Whether you're diagnosed with a high-risk pregnancy because of your age, gestational diabetes or a marginal cord insertion, very few people really, truly understand who scary it can be.
In efforts to be supportive, your friends and family may offer advice that just doesn't apply, like, "if you eat healthy, everything will work out."
Or they may wave you off as being overly paranoid, telling you to "just relax" because "everything will be ok".
What starts out as an already lonely experience becomes even lonelier when your closest friends and family, try as hard as they may, just don't understand what you're going through.
So when you finally meet someone, or a bunch of someones, who know what a high-risk OB is or know that a McDonald cerclage isn't a new item on the dollar menu, it is a huge relief!
Finally you can have conversations about what's truly on your mind instead of spending time explaining all of the new medical words you've had to learn.
Until this happens.
In this video I share with you:
The one downside of talking to a mom with a high-risk pregnancy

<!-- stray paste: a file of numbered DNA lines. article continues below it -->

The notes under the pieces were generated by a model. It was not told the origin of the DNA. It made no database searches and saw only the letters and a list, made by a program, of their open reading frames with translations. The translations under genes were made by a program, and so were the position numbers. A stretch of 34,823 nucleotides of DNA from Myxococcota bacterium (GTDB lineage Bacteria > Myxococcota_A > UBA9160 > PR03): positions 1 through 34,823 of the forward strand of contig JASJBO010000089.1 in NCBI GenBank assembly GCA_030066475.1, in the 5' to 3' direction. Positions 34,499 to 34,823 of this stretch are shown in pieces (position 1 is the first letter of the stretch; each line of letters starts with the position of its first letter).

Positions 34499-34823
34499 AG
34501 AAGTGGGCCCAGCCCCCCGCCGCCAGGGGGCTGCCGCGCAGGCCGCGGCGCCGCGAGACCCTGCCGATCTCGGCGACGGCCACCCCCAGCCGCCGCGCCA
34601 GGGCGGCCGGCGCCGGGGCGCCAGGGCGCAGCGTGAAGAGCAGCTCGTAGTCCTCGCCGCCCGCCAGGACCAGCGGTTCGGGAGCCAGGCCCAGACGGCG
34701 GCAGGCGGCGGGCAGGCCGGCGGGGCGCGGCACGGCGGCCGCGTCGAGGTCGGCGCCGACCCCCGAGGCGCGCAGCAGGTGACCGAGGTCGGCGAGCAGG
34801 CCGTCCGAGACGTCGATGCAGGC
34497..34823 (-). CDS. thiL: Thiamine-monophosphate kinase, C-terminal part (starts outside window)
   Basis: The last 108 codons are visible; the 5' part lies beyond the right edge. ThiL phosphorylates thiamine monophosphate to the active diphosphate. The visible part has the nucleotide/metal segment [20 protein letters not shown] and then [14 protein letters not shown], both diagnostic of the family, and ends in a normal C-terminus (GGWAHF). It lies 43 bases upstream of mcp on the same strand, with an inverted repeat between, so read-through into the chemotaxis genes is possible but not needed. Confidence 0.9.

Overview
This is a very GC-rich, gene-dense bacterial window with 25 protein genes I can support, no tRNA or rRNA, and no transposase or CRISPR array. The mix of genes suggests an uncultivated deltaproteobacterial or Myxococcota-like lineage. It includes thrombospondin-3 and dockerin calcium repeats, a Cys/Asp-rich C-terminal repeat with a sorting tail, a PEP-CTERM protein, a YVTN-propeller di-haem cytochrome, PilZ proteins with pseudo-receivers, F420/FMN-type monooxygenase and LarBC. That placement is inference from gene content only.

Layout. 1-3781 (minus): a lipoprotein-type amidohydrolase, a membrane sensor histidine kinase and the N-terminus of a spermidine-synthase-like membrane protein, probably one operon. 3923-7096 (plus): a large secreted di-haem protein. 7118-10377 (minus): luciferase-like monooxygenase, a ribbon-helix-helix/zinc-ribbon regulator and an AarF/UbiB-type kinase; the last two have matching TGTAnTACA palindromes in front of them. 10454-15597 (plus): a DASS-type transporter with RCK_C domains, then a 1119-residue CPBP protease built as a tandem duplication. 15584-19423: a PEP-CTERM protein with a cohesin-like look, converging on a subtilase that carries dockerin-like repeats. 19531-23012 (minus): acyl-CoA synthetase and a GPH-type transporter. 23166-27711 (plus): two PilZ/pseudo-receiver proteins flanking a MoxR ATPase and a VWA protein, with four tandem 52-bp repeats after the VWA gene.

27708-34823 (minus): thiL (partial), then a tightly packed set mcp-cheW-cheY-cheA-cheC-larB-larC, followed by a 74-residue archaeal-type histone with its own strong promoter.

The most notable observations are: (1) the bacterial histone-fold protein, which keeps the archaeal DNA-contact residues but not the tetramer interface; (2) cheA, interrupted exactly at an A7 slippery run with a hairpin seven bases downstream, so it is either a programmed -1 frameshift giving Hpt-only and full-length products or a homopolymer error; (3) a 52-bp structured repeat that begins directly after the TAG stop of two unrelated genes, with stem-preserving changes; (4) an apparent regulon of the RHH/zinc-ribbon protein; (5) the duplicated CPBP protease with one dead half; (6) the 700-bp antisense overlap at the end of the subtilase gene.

Two ways to avoid that trap so your conversations with her can be full of hope and not full of extra worry
The Short and Sweet
When you talk to another mom with a high-risk pregnancy, you can fall into the comparison trap. You might find yourself wondering why she's doing better than you, feel bad that you're not doing enough or worry that because she landed in the hospital so will you.
Comparing stories often ends up making you worry even more than you're already worrying because every single pregnancy are completely different.
To prevent yourself from falling in this trap:
Focus on what you're doing well to remind yourself that you are doing a great job of taking care of your baby.
Focus on the "what is" and not the "what ifs" to pull yourself out of the quicksand of worrying about the future so you can focus on the special moments happening right now.
Talking to other high-risk moms who understand what you're going through should give you hope not more things to worry about. (Tweet that!)
How do you avoid the comparison trap? Leave your comments below. I would love to hear from you!